geology and geography

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lynsosaurus
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geology and geography

Post by lynsosaurus » Sat Sep 29, 2007 16:00

Somewhere to talk about rocks and hills, innit.

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Post by rainking123 » Mon Oct 01, 2007 14:44

oooh this may be home to me in about 9 months, (if i pass my citizenship test, uni entry and driving test) but right now i just wanna gloat that ingeland is sinking

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Post by frogblast » Tue Oct 02, 2007 20:04

awesome.

can we bitch about human geography in here as well?

semiology is a load of crap. discuss.

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Post by lynsosaurus » Tue Oct 09, 2007 02:13

frogblast wrote:awesome.

can we bitch about human geography in here as well?
yes please. i hold a completely ridiculous grudge after a human geography lecturer asked me a really horrible question in a really mean tone, at the end of my first talk as a postgrad (which i was crapping myself about for about two weeks beforehand). obviously i'm going to tar every single person in that discipline with the same brush.

i'm just glad someone else has posted in here, i thought it might just be me posting to myself for all of eternity. good work.

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Post by frogblast » Sat Oct 20, 2007 20:12

i'm feeling particularly pissed off with my course at the moment.

fucking sociology in disguise is what it is.

bastards.

the next person to describe something that is not literally alphabetical characters on a page as a "text" is going to get my fist rammed down their throat, followed by repeated kicks to the groin.

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Post by lynsosaurus » Sat Oct 20, 2007 20:18

Haha! I assume you're referring to the debates in geography course? I'm tutoring on that. The tutorials were actually kind of interesting for me, but the reading list is a total nightmare to trawl through. I don't think any of the students are enjoying the direction that course is taking, especially the physical geography ones.

How was the field trip, by the way? I didn't get to demonstrate on that in the end.

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Post by frogblast » Sat Oct 20, 2007 20:53

lynsosaurus wrote:Haha! I assume you're referring to the debates in geography course? I'm tutoring on that. The tutorials were actually kind of interesting for me, but the reading list is a total nightmare to trawl through. I don't think any of the students are enjoying the direction that course is taking, especially the physical geography ones.

How was the field trip, by the way? I didn't get to demonstrate on that in the end.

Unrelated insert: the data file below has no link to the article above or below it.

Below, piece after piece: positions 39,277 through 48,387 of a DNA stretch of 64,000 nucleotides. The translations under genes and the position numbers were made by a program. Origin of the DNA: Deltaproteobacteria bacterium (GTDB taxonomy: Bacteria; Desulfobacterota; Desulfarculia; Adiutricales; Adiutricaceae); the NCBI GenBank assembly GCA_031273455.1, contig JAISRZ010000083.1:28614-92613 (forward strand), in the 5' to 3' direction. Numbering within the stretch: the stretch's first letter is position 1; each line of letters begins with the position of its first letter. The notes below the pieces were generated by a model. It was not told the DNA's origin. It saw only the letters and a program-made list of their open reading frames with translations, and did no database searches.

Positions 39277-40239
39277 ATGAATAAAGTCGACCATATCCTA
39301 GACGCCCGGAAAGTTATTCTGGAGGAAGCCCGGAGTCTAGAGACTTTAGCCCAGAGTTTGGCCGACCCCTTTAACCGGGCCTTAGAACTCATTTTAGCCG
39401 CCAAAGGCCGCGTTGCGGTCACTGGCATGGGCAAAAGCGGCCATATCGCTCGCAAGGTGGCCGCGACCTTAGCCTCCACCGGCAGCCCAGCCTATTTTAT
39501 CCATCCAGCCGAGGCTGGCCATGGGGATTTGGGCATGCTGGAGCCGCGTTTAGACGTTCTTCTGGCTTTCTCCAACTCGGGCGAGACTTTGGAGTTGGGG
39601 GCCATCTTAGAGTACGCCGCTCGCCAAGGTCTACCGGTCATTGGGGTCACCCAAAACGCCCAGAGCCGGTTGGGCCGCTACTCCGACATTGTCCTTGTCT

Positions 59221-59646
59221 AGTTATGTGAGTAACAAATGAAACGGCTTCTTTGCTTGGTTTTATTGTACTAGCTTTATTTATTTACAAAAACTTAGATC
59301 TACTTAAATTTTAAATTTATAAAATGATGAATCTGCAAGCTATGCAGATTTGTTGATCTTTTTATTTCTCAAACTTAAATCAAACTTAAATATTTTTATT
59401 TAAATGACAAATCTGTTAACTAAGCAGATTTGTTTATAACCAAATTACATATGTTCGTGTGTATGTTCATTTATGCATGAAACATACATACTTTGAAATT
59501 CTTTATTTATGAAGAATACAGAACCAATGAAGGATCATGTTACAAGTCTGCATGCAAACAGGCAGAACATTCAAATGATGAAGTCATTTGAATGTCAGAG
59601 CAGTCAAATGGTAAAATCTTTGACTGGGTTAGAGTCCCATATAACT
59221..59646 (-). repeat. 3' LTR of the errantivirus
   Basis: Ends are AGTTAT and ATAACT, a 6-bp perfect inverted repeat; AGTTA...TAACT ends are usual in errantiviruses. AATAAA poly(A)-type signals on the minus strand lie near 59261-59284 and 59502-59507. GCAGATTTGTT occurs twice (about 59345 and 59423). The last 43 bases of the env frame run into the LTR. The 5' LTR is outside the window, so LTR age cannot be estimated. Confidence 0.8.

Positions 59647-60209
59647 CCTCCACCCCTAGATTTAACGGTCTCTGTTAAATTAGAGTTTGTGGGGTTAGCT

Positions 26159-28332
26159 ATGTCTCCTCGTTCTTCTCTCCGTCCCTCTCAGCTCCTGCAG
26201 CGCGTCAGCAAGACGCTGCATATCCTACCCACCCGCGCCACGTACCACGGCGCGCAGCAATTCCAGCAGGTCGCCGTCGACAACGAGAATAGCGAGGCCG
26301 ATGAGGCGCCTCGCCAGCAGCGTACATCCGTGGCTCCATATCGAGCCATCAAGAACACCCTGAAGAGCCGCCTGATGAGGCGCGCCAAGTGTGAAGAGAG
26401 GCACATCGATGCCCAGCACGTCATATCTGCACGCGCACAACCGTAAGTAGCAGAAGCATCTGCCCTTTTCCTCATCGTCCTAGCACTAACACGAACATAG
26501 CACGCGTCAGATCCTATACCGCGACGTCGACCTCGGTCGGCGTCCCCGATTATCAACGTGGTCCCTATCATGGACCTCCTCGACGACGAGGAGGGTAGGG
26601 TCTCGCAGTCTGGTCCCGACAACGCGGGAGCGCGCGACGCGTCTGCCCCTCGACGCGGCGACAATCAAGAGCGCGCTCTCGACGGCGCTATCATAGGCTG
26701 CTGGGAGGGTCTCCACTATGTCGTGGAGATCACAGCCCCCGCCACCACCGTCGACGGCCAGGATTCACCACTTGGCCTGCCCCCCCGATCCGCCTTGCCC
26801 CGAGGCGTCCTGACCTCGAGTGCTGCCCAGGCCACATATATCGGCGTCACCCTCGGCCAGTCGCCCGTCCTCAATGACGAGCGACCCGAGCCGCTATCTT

debates isn't the worst course i've ever done: i don't mind the philosophy stuff and the tutorials have been quite good. i even made a passing attempt at the optional essay! though i agree that a lot of the reading is a bit horrific. i may have become a bit overconfident due to that fact that most other people in my tutorial hadn't even attempted to read most of the stuff, which makes me feel like i'm actually understanding stuff. my opinion on this changes quite frequently though; seems to be quite strongly related to who's doing the lectures at the time… *cough*

qualitative methods however: fucking nightmare. bloody ethnography project.

field trip was quite good, i do have an irrational fear of those kind of things, so inevitably they are not as bad as i imagine beforehand.

i don't actually hate all human geography: my risk, environment and governance course is probably the only thing keeping me from running away and crying in a small darkened room.
Last edited by frogblast on Fri Jan 25, 2008 12:44, edited 1 time in total.

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Post by lynsosaurus » Sat Oct 20, 2007 23:35

I've got a pretty good tutorial group for the debates course, actually, so I enjoyed the tutorial. They'd all read the articles and everything! I found some of those articles pretty pointless, though, just a lot of circling around and talking about the need for stuff that already exists.

I'm posting about geography on the internet at 23:30 on a Saturday. Geek alert!

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Post by lynsosaurus » Fri Jan 11, 2008 10:51

I don't know if this is strictly the right thread for this, but I couldn't think of another relevant one.
Sir Edmund Hillary, who made a historic first ascent of the world's highest peak, Mount Everest, has died aged 88.

New Zealand Prime Minister Helen Clark described the explorer as a heroic figure and said all New Zealanders would deeply mourn his passing.

Sir Edmund's health had reportedly been in decline since April, when he suffered a fall while visiting Nepal.

He was the first man to climb the 8,850m (29,035ft) peak, with Tenzing Norgay, on 29 May 1953.

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Post by frogblast » Thu Jan 24, 2008 13:09

i'm probably going to end up doing a human geography dissertation. oh the shame.
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Post by Jeezy Creezy » Thu Jan 24, 2008 13:16